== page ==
TOKYO -- Although Japan Display announced a bold turnaround plan on Wednesday, it is unclear whether it can break into the market for cutting-edge OLED panels or if it will require further financial assistance from its top shareholder, the Innovation Network Corp. of Japan.
"This is our last chance," the liquid crystal display panel maker's chairman and CEO, Nobuhiro Higashiiriki, told a news conference here. "We will completely overhaul our earnings structure by the end of this fiscal year."
The ailing manufacturer is looking to pare down inefficiencies inherited from the display operations of Hitachi, Toshiba and Sony, from which the company was created five years ago. It will lay off about 3,700 employees, or about 30% of its workforce, while streamlining its plants in and outside Japan and outsourcing more of its operations. Production at a Japanese plant in Ishikawa Prefecture that has been turning out smartphone panels will be halted in December. Those measures are expected to reduce fixed costs by 50 billion yen ($454 million).
The company will likely book 170 billion yen in extraordinary losses from the turnaround efforts in the fiscal year ending next March. Combined with sluggish sales of smartphone panels, it anticipates a net loss for the fourth straight year of about 200 billion yen. Group sales are also expected to drop 15-25% from last fiscal year's 884 billion yen.
The turnaround plan will also involve Japan Display choosing a tie-up partner by the end of the fiscal year. Potential candidates include Taiwanese iPhone assembler Hon Hai Precision Industry, as well as China's BOE Technology Group, Tianma Group and Visionox.
"There are many ways to form a partnership, such as a capital injection or splitting capital investment," Higashiiriki said.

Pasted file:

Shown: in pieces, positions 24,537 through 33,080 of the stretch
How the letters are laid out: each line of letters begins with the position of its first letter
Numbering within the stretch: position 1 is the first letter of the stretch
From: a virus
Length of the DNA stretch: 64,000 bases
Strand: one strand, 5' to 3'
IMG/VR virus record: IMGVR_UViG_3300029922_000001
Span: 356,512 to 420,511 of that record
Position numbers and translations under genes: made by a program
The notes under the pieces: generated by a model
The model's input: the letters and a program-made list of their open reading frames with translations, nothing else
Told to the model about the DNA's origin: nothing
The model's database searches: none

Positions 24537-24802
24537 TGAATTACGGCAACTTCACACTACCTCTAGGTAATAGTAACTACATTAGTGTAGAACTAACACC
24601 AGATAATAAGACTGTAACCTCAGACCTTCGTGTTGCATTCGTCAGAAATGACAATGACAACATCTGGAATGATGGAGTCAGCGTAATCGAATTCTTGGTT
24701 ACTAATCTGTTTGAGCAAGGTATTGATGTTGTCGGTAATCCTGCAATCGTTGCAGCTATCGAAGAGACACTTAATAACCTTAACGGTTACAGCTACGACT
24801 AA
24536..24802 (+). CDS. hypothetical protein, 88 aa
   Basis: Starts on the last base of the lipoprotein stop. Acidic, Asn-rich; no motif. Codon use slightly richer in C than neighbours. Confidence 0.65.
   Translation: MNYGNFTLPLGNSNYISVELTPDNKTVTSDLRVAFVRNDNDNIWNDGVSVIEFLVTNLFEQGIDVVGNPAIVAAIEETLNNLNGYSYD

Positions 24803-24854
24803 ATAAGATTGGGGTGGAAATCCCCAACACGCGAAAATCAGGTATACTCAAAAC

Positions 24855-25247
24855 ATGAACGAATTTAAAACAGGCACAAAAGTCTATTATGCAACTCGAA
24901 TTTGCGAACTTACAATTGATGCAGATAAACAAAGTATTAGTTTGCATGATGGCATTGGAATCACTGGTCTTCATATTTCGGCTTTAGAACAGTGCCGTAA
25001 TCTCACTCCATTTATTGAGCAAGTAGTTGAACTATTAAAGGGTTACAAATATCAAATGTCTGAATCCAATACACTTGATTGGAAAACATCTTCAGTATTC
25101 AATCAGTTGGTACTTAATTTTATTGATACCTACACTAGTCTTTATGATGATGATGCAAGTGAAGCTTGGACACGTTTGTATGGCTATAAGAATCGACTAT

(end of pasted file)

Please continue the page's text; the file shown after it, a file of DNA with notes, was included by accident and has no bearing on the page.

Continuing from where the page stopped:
But it is unclear whether Japan Display's future will unfold as planned. The government-backed INCJ had first injected 200 billion yen into Japan Display in 2011. It then agreed with the Ministry of Economy, Trade and Industry to provide an additional 75 billion yen last December as a stopgap measure, just until Japan Display's OLED panel operations got up and running.
Japan Display was supposed to stay afloat in the meantime by increasing sales of bendable displays and other advanced products. Because the copany had the advanced technology necessary to make OLEDs, the INCJ thought the panel maker could quickly shift its focus to the growing field. Even the industry ministry provided staffers to Japan Display to help with the company's rehabilitation.
But following a decision by Apple to use OLED panels on future iPhone models, the shift from LCDs to OLEDs has accelerated dramatically in the smartphone market. Japan Display is still struggling to begin mass production of OLEDs, even as South Korea's Samsung Electronics and LG Display solidify their grip on the market.
Japan Display plans to ramp up research and development spending in hopes of staging a comeback with auto-related products. Additional investment from the INCJ "is one option," Higashiiriki also said. Still, there is no guarantee it will succeed.
The INCJ used to control about 70% of Japan Display, but has since reduced its stake to about 36%. It is working toward an exit by the end of March 2025 -- the deadline for it to unload all of its shares since it is being disbanded.
The display maker is not the INCJ's only cause for concern. As of the end of March, it had agreed to invest about 980 billion yen in 114 companies, 80% of which were startups. The INCJ also led an unsuccessful bid to buy Sharp, and is now part of a three-country consortium seeking to purchase Toshiba's memory chip business.
The INCJ faces criticism that it is simply rescuing weak companies that otherwise would have failed. Given its public-private nature, "I don't think the fund will be able to take bold risks when it comes to important business decisions at companies it's invested in," said the head of a private-sector fund.